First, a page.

Picture this: You’re walking through a magical forest. Flowers of every imaginable color twist in intricate and whimsical patterns all around you. To your left you see the giant head of a woman made entirely of flowers, her hair spiraling in intricate weaves of pink. To your right, you see bears, giraffes, elephants, and all forms of creatures dancing before you, each formed perfectly out of shrubs growing from the forest floor. Directly before you, you see a Viking king, ax and all, crafted with a combination of greenery and gorgeous blooms. You may think you’ve just stepped into the pages of a Peter Pan story, but you’ve actually just entered a botanical garden. Both botanical and topiary gardens bring fairytale whimsy to reality and they’re located all around the world.
Atlanta Botanical Garden, United States
The Atlanta Botanical Garden has created insanely surreal sculptures of various figures. From a mossy sculpture of a frog to a horse grazing on the plants to a giant woman with long flowery hair drinking from a fountain…there’s really no limit to the imagination here. This garden expands over thirty acres of land and visitors are able to learn about different plant species in the garden’s library. Aside from these giant sculptures, this space also includes smaller botanical gardens, a children’s garden, potted plants, water fountains, and a garden of edible berries- yum!
Montreal Botanical Garden, Canada
Similar to the Atlanta Gardens, these botanical gardens house various large and imaginative sculptures that will make your green thumb tingle. It’s among one of the largest botanical gardens worldwide, housing 75 acres of land. Thirty of its gardens are themed, among the themes: a Japanese Garden, Chinese Garden, Hacienda, Innovations Garden, and many more. This is an excellent place to visit to tickle both your imagination as well as your desire to expand your mind.
Dubai Miracle Garden, Dubai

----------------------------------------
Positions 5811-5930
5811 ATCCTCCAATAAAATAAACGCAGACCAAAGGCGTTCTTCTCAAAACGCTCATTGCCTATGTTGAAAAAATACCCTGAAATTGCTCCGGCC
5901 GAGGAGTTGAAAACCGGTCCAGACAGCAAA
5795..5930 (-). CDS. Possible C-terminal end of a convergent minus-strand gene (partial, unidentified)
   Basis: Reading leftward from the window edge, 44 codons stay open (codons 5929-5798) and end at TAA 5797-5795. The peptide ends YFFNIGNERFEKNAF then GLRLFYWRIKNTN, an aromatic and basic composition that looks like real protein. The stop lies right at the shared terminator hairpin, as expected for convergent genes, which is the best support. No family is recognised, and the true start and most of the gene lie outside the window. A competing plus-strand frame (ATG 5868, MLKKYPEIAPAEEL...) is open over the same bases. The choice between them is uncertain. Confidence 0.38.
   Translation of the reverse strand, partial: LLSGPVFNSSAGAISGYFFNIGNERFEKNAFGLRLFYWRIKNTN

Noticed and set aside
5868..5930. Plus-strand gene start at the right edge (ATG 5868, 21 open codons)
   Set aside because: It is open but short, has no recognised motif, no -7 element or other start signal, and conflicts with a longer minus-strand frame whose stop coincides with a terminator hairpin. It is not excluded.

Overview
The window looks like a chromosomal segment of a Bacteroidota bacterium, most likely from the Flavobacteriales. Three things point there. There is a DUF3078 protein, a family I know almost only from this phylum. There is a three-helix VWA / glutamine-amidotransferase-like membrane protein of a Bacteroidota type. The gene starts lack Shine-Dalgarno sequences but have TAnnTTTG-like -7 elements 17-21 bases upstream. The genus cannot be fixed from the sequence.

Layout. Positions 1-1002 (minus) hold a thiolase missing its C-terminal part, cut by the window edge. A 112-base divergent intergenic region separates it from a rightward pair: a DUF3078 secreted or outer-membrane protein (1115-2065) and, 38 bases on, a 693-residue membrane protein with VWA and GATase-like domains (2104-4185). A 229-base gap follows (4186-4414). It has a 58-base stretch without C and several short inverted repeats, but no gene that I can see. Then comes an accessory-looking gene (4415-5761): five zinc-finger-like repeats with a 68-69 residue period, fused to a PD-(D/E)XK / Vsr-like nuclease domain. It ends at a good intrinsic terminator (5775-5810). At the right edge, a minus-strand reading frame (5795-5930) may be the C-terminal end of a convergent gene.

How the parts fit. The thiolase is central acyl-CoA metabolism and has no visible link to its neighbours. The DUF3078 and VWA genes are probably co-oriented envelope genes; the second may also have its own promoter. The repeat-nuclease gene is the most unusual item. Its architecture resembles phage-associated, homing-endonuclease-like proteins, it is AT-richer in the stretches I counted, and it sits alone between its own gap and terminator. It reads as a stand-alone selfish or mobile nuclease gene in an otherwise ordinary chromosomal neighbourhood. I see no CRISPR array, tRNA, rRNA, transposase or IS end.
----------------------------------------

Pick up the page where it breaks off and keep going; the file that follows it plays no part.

One of the most famous botanical gardens on the list is the Dubai Miracle Garden. Believe it or not, the largest flower garden in the world is located in the middle of the Dubai desert. They’ve used their large selection of flowers in imaginative ways, creating themes like The Heart’s Passage, a Teddy Bear, a Giant Tortoise, and many more. Though they have some consistent pieces, their themes and displays are constantly evolving each season so you can visit multiple times and still get a whole new experience.
Municipal Cemetary, Equador
This cemetery houses more than one hundred intricate topiary creations with various cultural themes. According to The Smithsonian, its original creator, Josè Maria Azael Franco, was inspired in his designs by Roman, Incan, Aztec, and Egyptian themes. He also strove to celebrate Ecuadorian flora, fauna, and indigenous cultures.
This garden is crafted to display pathways and beautifully intricate bush patterns. Though the view from the ground is stunning, the real magic is in the aerial view where you can see the weaving patterns from above. According to Garden Destinations, the original creator of the garden, Julien de Cerval, sculpted the bushes in this way in order to resemble the backs of sheep that are grazing.
Levens Hall, England
This is the world’s oldest topiary garden and it’s still laid out in its original design. It houses more than 100 pieces of topiary art and dates all the way back to 1694. The pieces were originally created by Guillaume Beaumont, who was the gardener to King James II. Aside from the topiary pieces, another main attraction to the space is a little more… phantasmal. There’s said to be ghosts on the premises, including one of a tiny black dog who chases visitors up the main staircase.
Green Animals Topiary Garden, United States
Back in the gold old U.S. of A. for this last pick, this Rhode Island garden gets its names for the giant sculptures of animals that are designed from various bushes and shrubbery. The garden houses replicas of elephants, camels, giraffes, unicorns, birds, and so much more. The beginnings of the space came about when Thomas Brayton purchased the land in 1872. Shortly after, he commissioned Joseph Carrerio to design the garden into a work of art. He seems to have succeeded, as the garden now has roughly 80 topiaries in the vast space.